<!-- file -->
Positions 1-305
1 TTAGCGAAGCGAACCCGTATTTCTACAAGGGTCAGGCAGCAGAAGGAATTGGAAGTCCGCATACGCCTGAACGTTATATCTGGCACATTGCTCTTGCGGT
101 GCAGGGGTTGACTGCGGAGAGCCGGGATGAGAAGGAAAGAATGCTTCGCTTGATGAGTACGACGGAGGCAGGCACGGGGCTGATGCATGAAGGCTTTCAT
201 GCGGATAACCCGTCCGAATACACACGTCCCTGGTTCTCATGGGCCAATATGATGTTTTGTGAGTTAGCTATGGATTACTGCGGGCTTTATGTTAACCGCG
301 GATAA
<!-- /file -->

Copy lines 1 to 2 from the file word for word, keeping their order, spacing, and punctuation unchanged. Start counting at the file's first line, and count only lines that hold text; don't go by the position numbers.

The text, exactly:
Positions 1-305
1 TTAGCGAAGCGAACCCGTATTTCTACAAGGGTCAGGCAGCAGAAGGAATTGGAAGTCCGCATACGCCTGAACGTTATATCTGGCACATTGCTCTTGCGGT